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article imageReview: 'Video Games: The Movie' is a doc that needed more time in beta Special

By Sylvannia Soulet     Jul 20, 2014 in Entertainment
'Video Games: the Movie' is a very informative documentary, but is severely lacking in the substance, education, and fun department.
In a month’s time, I have a ticket to see the sold-out screening of Angry Video Game Nerd: The Movie in Toronto. For those unfamiliar with the character, AVGN is about a beer-guzzling, profane man in glasses and a white collared shirt who makes it his lifelong duty to play the worst video games ever made. The content of the series is not supposed to be taken seriously, and yet despite all the F-bombs and excrement jokes, it makes for a fun distraction and guilty-pleasure entertainment. Needless to say, I’m pretty stoked.
In the interim, I decided to see Video Games: The Movie to get in the mood. Video Games: the Movie is a Kickstarter project launched last year by filmmaker Jeremy Snead. Snead’s ambition was to set out to make the “first ever in depth feature length documentary about the video game industry and the culture it's created.” The project more than surpassed its goal, raking in over $100,000 and permitting the project to have a nice facelift in the way of licensed video game music and securing celebrity Sean Astin as the narrator. I did not back the project, yet after sitting through the film, I can honestly say I feel like a schmuck for paying money for a ticket and not waiting for someone to upload it onto Youtube.
Where do I begin? With such a fascinating subject matter as video games, this ironically turned out to be one of the most boring documentaries I had ever watched. There’s a lot of information to be taken in, sure, but hardly any of it is substantial. Rather than enlisting actual pundits in the field of gaming, the majority of “experts” are a slew of actors and faux gamer girls reiterating how much they love the medium (John Landis’ son Max is particularly obnoxious, going as far as to flippantly challenge the audience to consider Facebook a type of video game). To be fair, the movie does manage to snag a couple of big names (Nolan Bushnell and Hideo Kojima come to mind) but their input is mostly verbage, especially Nintendo of America President Reggie Fils-Aime, who basically uses his two minutes on camera to espouse the gospel of Nintendo (obviously a business strategy to bolster sales of the floundering Wii U console.) The quality of each interview also varies; while some are conducted as a traditional sit-down, there are several where it looks like they cornered the speaker in the middle of E3 or some other convention just to get a five-minute sound byte to further pad out the movie’s runtime.
Speaking of the runtime: for a film lasting almost two hours, a whole lot of nothing was being said about the history and industry. I had just came from watching Snowpiercer the same day, but where that movie didn’t feel its two-hour length, Video Games: The Movie seemed to drag on and on and on). There’s a lot of talking, but no one is really saying anything worthwhile or worth remembering. I felt like I was watching an extended episode of VH1's Remember the…80s/90s: Video Game Edition. Unfortunately, it seemed equally as in-depth but no where near as engaging.
The movie is all over the place. At first it follows a linear timeline, establishing the true grandfather of video games from the 1950s, but then quickly abandons the format, opting instead to bounce back and forth between the 80s, 90s, and 21th century. It never stays on one topic for long and becomes extremely frustrating when it talks in length about the birth of Nintendo but then offers one throw-away line about the Sega Genesis before catapulting straight to the Playstation 1 and then taking a giant leap backwards to rush through the Video Game Crash of 1983. It’s like watching a four-year-old child bouncing off the walls after consuming one too many bowls of Nintendo Cereal System.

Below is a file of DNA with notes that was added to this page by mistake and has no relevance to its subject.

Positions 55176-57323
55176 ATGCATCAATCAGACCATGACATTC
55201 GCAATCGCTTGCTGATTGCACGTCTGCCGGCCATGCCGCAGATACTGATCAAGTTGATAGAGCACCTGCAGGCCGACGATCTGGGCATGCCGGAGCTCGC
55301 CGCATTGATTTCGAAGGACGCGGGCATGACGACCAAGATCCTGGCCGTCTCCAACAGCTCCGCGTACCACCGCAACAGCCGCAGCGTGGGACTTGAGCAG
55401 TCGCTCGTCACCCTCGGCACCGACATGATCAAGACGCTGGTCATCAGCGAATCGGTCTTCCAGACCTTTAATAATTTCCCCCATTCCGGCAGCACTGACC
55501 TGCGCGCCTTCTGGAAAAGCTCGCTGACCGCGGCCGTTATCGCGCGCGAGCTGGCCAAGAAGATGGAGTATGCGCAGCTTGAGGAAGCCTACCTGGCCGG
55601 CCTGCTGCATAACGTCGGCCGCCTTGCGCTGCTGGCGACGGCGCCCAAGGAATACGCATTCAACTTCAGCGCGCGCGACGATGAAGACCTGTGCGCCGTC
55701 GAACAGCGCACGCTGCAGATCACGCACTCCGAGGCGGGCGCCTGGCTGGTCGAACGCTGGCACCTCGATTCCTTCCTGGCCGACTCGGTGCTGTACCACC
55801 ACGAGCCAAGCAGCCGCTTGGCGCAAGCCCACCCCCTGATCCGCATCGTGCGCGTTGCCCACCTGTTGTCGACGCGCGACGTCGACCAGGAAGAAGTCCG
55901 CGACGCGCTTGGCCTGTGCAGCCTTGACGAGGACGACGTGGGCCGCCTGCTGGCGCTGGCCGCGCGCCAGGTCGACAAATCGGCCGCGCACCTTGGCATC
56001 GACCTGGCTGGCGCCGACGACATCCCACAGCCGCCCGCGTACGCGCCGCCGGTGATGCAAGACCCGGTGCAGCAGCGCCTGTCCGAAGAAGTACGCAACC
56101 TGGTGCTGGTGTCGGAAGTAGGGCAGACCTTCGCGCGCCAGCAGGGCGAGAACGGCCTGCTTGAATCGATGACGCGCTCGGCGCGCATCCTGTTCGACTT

I believe the extra funds served as a curse to the inception of this movie. Rather than give us a solid, concise and organized rundown on video games, what we get instead are dry statistics presented with the use of slick graphics, clips of commercials and news about games with little to no context, and several montages set to popular music (though to be fair, I’d probably do the same thing if I had the legal rights to use Queen’s "Don’t Stop Me Now”). With less money, perhaps Snead would have been forced to spend more conservatively and give the viewer more bang for his/her buck.
I can’t, in good faith, recommend this movie to anyone. I consider myself middle of the spectrum when it comes to gaming knowledge. I don’t play a lot of the newer, next-generation stuff, but I know my way around an SNES and enjoy reading about the formative years of video gaming history (I was the girl in the multicolored dress practically reeling in my seat because the female contestant they chose for the trivia preceding the film didn’t know her Simon Belmont from her elbow.)
That said, Video Games: The Movie would satisfy neither the hardcore gamer nor the casual who wants a quick 101 lesson. My personal opinion? If you want to learn more about the industry and history of video games as a whole, then check out Retroware’s The Gaming Years. It’s ten times more informative and created on a fraction of the budget of this bloated, flashy superficial mess coined a documentary.
That, or you can always develop a taste for the Nerd.
Video Games: The Movie is playing this weekend at the Bloor Hot Docs Cinema in Toronto.
More about video games the movie, jeremy snead, Kickstarter, Sean Astin, Documentary
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